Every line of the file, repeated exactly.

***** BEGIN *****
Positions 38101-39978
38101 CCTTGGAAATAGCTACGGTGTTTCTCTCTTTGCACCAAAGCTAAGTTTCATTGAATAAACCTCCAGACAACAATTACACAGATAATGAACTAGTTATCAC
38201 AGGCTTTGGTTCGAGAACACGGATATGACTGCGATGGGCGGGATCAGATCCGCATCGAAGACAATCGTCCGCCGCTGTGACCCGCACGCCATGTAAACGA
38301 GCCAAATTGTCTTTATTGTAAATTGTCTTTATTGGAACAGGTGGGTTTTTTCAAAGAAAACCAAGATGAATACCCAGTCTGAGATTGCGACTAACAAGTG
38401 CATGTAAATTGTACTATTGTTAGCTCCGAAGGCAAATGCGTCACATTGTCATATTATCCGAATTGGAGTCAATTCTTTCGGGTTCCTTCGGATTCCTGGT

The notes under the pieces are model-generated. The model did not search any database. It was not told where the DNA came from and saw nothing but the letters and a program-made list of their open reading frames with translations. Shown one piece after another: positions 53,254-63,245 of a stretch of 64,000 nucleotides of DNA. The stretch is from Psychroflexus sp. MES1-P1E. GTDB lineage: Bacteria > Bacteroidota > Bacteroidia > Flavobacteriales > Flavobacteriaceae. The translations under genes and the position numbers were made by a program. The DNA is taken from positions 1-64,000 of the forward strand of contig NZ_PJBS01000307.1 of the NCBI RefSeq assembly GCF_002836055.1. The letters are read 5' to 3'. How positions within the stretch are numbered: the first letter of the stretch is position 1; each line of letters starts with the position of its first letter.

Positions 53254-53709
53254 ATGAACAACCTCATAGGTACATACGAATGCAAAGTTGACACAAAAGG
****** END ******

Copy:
Positions 38101-39978
38101 CCTTGGAAATAGCTACGGTGTTTCTCTCTTTGCACCAAAGCTAAGTTTCATTGAATAAACCTCCAGACAACAATTACACAGATAATGAACTAGTTATCAC
38201 AGGCTTTGGTTCGAGAACACGGATATGACTGCGATGGGCGGGATCAGATCCGCATCGAAGACAATCGTCCGCCGCTGTGACCCGCACGCCATGTAAACGA
38301 GCCAAATTGTCTTTATTGTAAATTGTCTTTATTGGAACAGGTGGGTTTTTTCAAAGAAAACCAAGATGAATACCCAGTCTGAGATTGCGACTAACAAGTG
38401 CATGTAAATTGTACTATTGTTAGCTCCGAAGGCAAATGCGTCACATTGTCATATTATCCGAATTGGAGTCAATTCTTTCGGGTTCCTTCGGATTCCTGGT

The notes under the pieces are model-generated. The model did not search any database. It was not told where the DNA came from and saw nothing but the letters and a program-made list of their open reading frames with translations. Shown one piece after another: positions 53,254-63,245 of a stretch of 64,000 nucleotides of DNA. The stretch is from Psychroflexus sp. MES1-P1E. GTDB lineage: Bacteria > Bacteroidota > Bacteroidia > Flavobacteriales > Flavobacteriaceae. The translations under genes and the position numbers were made by a program. The DNA is taken from positions 1-64,000 of the forward strand of contig NZ_PJBS01000307.1 of the NCBI RefSeq assembly GCF_002836055.1. The letters are read 5' to 3'. How positions within the stretch are numbered: the first letter of the stretch is position 1; each line of letters starts with the position of its first letter.

Positions 53254-53709
53254 ATGAACAACCTCATAGGTACATACGAATGCAAAGTTGACACAAAAGG